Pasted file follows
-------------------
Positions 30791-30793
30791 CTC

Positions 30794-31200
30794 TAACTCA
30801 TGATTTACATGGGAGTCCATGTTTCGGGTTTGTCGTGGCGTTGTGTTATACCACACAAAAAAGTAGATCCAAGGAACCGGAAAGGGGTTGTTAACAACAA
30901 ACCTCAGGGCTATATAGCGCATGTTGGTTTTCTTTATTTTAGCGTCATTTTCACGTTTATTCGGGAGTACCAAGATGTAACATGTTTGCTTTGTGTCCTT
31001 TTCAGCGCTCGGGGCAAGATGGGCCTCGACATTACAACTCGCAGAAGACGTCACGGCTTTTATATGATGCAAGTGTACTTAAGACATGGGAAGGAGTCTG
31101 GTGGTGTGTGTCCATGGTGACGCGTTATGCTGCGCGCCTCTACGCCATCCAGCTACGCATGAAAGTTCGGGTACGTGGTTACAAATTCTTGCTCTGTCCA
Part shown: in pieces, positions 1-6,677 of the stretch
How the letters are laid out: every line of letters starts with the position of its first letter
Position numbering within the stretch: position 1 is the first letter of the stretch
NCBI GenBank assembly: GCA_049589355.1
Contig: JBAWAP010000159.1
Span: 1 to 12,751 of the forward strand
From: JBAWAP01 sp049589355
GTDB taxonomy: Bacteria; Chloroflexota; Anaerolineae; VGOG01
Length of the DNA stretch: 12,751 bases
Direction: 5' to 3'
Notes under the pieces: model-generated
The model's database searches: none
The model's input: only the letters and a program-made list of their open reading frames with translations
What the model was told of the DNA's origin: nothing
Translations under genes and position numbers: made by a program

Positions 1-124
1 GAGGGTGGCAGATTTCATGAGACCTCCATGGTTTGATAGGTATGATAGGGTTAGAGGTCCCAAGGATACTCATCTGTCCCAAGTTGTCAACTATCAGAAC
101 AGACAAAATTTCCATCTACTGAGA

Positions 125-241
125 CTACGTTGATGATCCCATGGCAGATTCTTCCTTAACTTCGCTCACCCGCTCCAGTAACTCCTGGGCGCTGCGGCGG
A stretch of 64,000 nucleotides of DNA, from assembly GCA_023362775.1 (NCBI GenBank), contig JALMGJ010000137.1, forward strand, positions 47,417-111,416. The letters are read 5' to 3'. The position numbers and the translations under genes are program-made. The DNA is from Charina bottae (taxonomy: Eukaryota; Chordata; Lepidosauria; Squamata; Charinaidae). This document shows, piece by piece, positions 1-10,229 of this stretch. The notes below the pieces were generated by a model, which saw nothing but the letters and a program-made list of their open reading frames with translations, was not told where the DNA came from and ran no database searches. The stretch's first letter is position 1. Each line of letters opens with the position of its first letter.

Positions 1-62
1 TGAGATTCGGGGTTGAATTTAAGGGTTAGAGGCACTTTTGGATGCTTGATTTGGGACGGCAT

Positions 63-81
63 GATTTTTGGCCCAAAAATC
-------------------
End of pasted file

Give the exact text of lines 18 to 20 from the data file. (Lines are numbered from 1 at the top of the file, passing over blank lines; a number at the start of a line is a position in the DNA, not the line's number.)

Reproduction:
Direction: 5' to 3'
Notes under the pieces: model-generated
The model's database searches: none